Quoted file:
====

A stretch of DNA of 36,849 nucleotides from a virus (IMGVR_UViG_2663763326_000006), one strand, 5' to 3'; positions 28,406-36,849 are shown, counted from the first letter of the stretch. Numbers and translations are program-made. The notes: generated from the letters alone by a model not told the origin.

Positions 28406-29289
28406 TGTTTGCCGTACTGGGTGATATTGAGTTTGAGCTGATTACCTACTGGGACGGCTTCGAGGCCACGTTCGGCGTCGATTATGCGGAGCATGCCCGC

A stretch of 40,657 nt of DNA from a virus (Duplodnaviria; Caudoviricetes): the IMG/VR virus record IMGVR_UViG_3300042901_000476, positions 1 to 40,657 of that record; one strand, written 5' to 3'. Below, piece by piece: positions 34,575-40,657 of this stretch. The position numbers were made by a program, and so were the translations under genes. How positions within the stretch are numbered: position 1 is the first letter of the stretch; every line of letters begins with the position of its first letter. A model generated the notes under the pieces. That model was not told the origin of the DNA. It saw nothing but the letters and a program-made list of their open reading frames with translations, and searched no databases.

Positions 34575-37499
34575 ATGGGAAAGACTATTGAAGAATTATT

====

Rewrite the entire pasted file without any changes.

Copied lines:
A stretch of DNA of 36,849 nucleotides from a virus (IMGVR_UViG_2663763326_000006), one strand, 5' to 3'; positions 28,406-36,849 are shown, counted from the first letter of the stretch. Numbers and translations are program-made. The notes: generated from the letters alone by a model not told the origin.

Positions 28406-29289
28406 TGTTTGCCGTACTGGGTGATATTGAGTTTGAGCTGATTACCTACTGGGACGGCTTCGAGGCCACGTTCGGCGTCGATTATGCGGAGCATGCCCGC

A stretch of 40,657 nt of DNA from a virus (Duplodnaviria; Caudoviricetes): the IMG/VR virus record IMGVR_UViG_3300042901_000476, positions 1 to 40,657 of that record; one strand, written 5' to 3'. Below, piece by piece: positions 34,575-40,657 of this stretch. The position numbers were made by a program, and so were the translations under genes. How positions within the stretch are numbered: position 1 is the first letter of the stretch; every line of letters begins with the position of its first letter. A model generated the notes under the pieces. That model was not told the origin of the DNA. It saw nothing but the letters and a program-made list of their open reading frames with translations, and searched no databases.

Positions 34575-37499
34575 ATGGGAAAGACTATTGAAGAATTATT